“Our bodies remember trauma and abuse — quite literally. They respond to new situations with strategies learned during moments that were terrifying or life-threatening. Our bodies remember, but memory is malleable.’
Our intervention involved triggering spontaneous and unpredictable muscle memory, while tethered to the other person. A highly emotive and powerful spoken word poem by Lydia Lunch played in the background, acting as the sensory trigger. We were not allowed to speak and could only interact via our momentary physical response to some of the harsh words in the track. The experience was very vulnerable in the sense where each of our muscle memory and consequent body movement were physically influencing, reacting to and culminating together (since we were tethered by a blanket on one arm each). We performed this intervention live within a restricted space.
Our main sensory trigger was the aural input from the track and the psychological effect the harsh words used further induced spontaneous reaction from our bodies. Though we did not physically touch each other, the intervention made us completely vulnerable to either of our bodily reactions, resulting in a very emotive and profound experience. There were some parts where it got mildly violent and tense and we could feel our heart rate increase and we also became acutely aware of each others’ breathing.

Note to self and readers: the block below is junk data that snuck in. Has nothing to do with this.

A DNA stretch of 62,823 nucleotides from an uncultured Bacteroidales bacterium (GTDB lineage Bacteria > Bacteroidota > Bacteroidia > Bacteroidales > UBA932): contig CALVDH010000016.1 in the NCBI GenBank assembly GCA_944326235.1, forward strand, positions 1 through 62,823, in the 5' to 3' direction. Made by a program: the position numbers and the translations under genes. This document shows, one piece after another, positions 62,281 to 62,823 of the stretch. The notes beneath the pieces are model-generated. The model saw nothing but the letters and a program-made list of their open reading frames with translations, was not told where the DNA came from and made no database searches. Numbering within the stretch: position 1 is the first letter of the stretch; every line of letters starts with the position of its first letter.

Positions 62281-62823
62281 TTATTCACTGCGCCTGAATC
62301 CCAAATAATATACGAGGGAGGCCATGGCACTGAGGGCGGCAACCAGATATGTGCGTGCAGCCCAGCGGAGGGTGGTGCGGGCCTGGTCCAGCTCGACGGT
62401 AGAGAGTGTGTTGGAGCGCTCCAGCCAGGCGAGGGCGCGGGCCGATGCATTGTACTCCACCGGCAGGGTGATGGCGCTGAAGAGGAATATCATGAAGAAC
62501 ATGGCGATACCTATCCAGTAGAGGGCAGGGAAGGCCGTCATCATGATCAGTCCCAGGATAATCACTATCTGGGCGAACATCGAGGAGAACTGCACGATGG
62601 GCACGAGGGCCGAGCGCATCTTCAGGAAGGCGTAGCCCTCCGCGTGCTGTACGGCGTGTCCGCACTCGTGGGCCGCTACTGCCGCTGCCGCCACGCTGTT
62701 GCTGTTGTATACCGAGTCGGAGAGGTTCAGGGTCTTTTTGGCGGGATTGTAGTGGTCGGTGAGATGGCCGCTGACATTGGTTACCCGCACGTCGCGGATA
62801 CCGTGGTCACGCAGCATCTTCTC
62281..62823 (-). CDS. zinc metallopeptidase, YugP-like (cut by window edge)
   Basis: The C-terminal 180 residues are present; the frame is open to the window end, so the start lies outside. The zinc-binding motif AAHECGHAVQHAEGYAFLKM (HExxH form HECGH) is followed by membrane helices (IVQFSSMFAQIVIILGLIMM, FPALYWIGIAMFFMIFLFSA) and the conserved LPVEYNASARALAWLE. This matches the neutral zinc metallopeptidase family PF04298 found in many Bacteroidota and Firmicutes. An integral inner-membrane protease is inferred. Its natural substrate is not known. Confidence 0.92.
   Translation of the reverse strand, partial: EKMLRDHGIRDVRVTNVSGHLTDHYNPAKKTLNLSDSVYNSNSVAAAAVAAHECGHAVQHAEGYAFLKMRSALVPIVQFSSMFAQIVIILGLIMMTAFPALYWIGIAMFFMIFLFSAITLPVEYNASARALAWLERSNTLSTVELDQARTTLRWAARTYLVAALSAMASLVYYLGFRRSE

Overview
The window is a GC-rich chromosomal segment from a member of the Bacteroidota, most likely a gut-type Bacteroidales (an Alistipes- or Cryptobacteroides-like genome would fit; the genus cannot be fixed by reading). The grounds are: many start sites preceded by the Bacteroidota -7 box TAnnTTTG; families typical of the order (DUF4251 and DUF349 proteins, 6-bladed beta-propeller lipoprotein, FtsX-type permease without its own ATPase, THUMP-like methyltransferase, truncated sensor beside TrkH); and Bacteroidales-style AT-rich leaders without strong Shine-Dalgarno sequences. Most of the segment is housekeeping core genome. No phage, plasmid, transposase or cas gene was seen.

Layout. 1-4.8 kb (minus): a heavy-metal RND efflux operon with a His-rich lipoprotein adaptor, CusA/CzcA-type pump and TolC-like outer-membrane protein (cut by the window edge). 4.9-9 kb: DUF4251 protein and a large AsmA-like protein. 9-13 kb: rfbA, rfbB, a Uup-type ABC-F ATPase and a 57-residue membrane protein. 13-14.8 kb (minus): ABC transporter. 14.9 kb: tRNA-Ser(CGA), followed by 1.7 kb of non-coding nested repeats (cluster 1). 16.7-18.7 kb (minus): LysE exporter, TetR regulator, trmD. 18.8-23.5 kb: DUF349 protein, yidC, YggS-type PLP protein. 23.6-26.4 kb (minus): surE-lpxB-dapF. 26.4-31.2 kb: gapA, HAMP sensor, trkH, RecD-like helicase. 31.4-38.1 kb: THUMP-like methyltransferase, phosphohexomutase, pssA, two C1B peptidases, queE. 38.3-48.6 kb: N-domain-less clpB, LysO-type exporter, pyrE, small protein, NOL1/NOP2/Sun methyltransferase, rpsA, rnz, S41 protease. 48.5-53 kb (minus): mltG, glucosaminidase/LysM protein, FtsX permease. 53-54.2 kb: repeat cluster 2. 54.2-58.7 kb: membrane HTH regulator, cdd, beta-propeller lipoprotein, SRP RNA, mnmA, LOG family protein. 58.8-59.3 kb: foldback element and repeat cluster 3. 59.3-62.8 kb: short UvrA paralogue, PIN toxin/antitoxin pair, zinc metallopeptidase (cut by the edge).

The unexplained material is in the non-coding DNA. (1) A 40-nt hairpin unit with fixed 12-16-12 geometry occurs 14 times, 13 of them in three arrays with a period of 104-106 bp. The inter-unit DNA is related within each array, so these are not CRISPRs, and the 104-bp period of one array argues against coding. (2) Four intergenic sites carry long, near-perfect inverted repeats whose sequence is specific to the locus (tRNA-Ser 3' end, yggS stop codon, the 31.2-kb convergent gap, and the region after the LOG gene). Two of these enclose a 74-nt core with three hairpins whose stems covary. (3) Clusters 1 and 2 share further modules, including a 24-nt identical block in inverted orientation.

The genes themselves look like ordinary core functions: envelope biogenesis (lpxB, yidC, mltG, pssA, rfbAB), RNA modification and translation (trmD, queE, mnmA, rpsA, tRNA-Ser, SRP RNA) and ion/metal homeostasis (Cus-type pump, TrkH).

The inspiration for this intervention was to explore how two bodies with their own unique muscle memories, communicate intimately without speaking. Being able to literally and physically feel a person’s spontaneous body reaction to an emotional trigger was truly profound.